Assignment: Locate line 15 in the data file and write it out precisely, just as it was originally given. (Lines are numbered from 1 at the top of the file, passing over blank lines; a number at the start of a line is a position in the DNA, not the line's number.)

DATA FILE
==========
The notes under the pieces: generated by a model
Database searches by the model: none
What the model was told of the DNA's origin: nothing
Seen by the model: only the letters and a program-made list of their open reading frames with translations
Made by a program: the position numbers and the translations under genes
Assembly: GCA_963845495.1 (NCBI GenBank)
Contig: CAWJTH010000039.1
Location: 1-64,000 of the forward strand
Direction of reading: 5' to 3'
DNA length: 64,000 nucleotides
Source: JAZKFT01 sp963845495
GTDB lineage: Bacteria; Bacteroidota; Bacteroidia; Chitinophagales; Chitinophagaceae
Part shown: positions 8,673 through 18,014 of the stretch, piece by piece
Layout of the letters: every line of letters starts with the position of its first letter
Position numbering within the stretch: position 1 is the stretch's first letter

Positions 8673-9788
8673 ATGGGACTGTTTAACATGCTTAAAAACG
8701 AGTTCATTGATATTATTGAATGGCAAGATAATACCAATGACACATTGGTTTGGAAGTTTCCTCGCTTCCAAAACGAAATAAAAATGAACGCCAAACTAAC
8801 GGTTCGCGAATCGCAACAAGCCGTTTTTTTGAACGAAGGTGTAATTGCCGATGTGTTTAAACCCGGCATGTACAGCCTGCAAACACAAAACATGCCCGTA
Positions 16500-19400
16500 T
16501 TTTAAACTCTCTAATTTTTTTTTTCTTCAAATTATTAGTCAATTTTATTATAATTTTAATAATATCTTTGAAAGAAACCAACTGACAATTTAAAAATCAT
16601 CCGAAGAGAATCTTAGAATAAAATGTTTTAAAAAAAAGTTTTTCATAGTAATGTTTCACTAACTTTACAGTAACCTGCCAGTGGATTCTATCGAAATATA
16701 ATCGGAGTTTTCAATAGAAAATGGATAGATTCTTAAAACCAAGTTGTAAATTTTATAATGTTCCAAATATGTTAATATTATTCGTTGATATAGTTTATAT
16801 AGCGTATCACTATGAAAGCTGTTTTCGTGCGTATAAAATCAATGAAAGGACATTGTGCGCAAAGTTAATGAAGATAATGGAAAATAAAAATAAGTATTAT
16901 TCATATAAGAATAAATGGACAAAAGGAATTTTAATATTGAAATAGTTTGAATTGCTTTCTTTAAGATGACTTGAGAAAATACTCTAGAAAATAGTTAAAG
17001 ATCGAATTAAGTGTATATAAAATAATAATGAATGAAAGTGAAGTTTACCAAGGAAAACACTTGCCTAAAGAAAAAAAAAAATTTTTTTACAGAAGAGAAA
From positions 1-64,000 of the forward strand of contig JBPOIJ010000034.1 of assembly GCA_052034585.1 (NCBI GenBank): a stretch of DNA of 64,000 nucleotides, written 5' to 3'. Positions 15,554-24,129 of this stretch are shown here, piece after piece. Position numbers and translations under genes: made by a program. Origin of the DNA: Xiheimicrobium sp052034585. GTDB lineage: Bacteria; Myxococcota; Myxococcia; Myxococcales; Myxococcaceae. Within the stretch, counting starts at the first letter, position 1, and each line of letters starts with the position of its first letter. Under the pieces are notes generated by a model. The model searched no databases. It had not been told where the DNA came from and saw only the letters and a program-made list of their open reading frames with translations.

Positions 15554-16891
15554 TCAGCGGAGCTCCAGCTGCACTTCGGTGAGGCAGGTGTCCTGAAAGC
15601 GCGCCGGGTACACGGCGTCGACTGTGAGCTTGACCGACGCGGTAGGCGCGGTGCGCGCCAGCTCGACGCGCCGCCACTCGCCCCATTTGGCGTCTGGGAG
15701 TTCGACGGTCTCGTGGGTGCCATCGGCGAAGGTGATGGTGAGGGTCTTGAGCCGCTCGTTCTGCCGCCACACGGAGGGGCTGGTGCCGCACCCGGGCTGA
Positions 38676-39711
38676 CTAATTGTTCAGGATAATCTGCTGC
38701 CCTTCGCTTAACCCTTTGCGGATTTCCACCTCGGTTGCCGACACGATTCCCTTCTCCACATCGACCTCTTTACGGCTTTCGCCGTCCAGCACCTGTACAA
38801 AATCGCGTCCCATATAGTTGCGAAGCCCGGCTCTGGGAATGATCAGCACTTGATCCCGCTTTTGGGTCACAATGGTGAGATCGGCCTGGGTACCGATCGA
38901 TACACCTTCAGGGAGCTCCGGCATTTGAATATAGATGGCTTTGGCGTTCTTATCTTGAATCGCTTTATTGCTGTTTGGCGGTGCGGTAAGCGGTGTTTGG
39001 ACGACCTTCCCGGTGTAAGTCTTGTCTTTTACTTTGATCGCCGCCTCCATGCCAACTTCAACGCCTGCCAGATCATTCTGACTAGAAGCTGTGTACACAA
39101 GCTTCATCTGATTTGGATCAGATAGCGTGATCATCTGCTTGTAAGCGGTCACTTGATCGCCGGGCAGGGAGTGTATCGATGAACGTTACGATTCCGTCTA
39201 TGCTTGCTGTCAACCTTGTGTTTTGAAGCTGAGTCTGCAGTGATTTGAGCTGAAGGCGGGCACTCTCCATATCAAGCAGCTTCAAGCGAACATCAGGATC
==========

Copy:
Position numbering within the stretch: position 1 is the stretch's first letter